The first sustainable socioeconomic order of the networked world is just beginning to emerge, and the experience of being part of a system that is growing smarter at an exponential rate is deeply unsettling to pastoralists and immensely exciting to Prometheans.
Our geographic-world intuitions and our experience of the authoritarian institutions of the twentieth century lead us to expect that any larger system we are part of will either plateau into some sort of impersonal, bureaucratic stupidity, or turn “evil” somehow and oppress us.
The first kind of apocalyptic expectation is at the heart of movies like Idiocracy and Wall-E, set in trashed futures inhabited by a degenerate humanity that has irreversibly destroyed nature.
The second kind is the fear behind the idea of the Singularity: the rise of a self-improving systemic intelligence that might oppress us. Popular literal-minded misunderstandings of the concept, rooted in digital dualism, result in movies such as Terminator. These replace the fundamental humans-against-nature conflict of the geographic world with an imagined humans-against-machines conflict of the future. As a result, believers in such dualist singularities, rather ironically for extreme technologists, are reduced to fearfully awaiting the arrival of a God-like intelligence with fingers crossed, hoping it will be benevolent.
Both fears are little more than technological obscurantism. They are motivated by a yearning for the comforting certainties of the geographic world, with its clear boundaries, cohesive identities, and idealized heavens and hells.
Neither is a meaningful fear. The networked world blurs the distinction between wealth and waste. This undermines the first fear. The serendipity of the networked world depends on free people, ideas and capabilities combining in unexpected ways: “Skynet” cannot be smarter than humans unless the humans within it are free. This undermines the second fear.
To the extent that these fears are justified at all, they reflect the terminal trajectory of the geographic world, not the early trajectory of the networked world.
An observation due to Arthur C. Clarke offers a way to understand this second trajectory: any sufficiently advanced technology is indistinguishable from magic. The networked world evolves so rapidly through innovation, it seems like a frontier of endless magic.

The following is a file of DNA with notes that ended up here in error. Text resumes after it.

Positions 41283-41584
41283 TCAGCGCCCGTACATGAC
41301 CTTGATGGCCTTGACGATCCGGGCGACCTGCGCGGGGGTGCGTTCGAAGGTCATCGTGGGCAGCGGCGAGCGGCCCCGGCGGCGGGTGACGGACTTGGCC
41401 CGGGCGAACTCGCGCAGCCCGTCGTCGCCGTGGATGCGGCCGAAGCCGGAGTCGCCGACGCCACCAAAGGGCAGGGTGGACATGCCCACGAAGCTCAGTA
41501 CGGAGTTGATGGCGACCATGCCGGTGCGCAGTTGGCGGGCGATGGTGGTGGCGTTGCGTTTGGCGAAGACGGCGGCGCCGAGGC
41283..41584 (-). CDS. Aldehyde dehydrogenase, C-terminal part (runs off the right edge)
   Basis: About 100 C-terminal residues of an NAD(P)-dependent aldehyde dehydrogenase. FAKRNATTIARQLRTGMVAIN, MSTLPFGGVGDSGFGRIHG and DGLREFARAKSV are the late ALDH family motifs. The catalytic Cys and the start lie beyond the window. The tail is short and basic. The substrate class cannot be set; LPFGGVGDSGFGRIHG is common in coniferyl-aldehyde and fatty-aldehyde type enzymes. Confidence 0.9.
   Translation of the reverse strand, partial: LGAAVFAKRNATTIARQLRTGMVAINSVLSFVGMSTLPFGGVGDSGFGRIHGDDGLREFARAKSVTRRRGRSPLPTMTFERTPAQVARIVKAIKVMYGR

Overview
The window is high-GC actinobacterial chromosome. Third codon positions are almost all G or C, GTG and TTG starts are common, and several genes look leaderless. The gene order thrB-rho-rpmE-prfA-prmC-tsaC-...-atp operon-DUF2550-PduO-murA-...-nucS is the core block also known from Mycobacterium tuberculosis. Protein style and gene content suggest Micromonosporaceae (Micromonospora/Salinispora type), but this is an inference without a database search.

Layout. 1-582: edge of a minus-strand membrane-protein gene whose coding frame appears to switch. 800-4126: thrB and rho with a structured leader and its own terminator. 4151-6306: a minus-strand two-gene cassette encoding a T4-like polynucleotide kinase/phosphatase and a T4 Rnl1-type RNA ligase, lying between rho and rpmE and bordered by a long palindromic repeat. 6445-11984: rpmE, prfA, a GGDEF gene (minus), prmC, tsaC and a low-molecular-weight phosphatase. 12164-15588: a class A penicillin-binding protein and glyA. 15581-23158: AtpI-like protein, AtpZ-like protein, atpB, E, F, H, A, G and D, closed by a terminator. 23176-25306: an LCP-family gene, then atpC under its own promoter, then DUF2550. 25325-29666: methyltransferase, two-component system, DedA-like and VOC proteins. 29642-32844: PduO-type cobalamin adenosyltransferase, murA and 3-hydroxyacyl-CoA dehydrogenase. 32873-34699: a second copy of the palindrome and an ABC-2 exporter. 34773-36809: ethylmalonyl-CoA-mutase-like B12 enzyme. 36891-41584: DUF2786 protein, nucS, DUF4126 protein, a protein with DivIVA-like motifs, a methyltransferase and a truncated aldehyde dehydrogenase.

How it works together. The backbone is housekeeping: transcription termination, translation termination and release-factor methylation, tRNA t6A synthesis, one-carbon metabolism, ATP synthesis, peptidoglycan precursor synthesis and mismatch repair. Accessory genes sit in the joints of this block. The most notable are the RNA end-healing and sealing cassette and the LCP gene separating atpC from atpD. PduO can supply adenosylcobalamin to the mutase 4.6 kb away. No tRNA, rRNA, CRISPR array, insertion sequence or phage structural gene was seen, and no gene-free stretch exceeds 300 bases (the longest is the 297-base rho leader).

Clarke’s observation has inspired a number of snowclones that shed further light on where we might be headed. The first, due to Bruce Sterling, is that any sufficiently advanced civilization is indistinguishable from its own garbage. The second, due to futurist Karl Schroeder,1 is that any sufficiently advanced civilization is indistinguishable from nature.
To these we can add one from social media theorist Seb Paquet, which captures the moral we drew from our Tale of Two Computers: any sufficiently advanced kind of work is indistinguishable from play.
Putting these ideas together, we are messily slouching towards a non-pastoral utopia on an asymptotic trajectory where reality gradually blurs into magic, waste into wealth, technology into nature and work into play. `
This is a world that is breaking smart, with Promethean vigor, from its own past, like the precocious teenagers who are leading the charge. In broad strokes, this is what we mean by software eating the world.
For Prometheans, the challenge is to explore how to navigate and live in this world. A growing non-geographic-dualist understanding of it is leading to a network culture view of the human condition. If the networked world is a planet-sized distributed computer, network culture is its operating system.
Our task is like Deep Thought’s task when it began constructing its own successor: to develop an appreciation for the “merest operational parameters” of the new planet-sized computer to which we are migrating all our civilizational software and data.